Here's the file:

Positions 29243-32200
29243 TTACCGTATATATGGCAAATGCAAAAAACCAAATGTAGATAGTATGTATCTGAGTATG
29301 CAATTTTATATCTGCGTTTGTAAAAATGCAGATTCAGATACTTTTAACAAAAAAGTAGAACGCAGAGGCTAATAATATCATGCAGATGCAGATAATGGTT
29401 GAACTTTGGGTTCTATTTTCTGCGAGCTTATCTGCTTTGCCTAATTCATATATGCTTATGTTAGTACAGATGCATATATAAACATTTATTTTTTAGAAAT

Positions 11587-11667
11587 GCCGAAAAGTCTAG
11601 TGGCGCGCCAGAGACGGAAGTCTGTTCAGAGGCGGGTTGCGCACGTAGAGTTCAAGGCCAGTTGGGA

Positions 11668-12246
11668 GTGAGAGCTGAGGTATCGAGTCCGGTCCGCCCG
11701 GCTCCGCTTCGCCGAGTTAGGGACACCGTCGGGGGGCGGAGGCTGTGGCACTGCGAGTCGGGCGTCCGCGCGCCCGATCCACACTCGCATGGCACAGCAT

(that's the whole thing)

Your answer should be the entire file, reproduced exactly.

Positions 29243-32200
29243 TTACCGTATATATGGCAAATGCAAAAAACCAAATGTAGATAGTATGTATCTGAGTATG
29301 CAATTTTATATCTGCGTTTGTAAAAATGCAGATTCAGATACTTTTAACAAAAAAGTAGAACGCAGAGGCTAATAATATCATGCAGATGCAGATAATGGTT
29401 GAACTTTGGGTTCTATTTTCTGCGAGCTTATCTGCTTTGCCTAATTCATATATGCTTATGTTAGTACAGATGCATATATAAACATTTATTTTTTAGAAAT

Positions 11587-11667
11587 GCCGAAAAGTCTAG
11601 TGGCGCGCCAGAGACGGAAGTCTGTTCAGAGGCGGGTTGCGCACGTAGAGTTCAAGGCCAGTTGGGA

Positions 11668-12246
11668 GTGAGAGCTGAGGTATCGAGTCCGGTCCGCCCG
11701 GCTCCGCTTCGCCGAGTTAGGGACACCGTCGGGGGGCGGAGGCTGTGGCACTGCGAGTCGGGCGTCCGCGCGCCCGATCCACACTCGCATGGCACAGCAT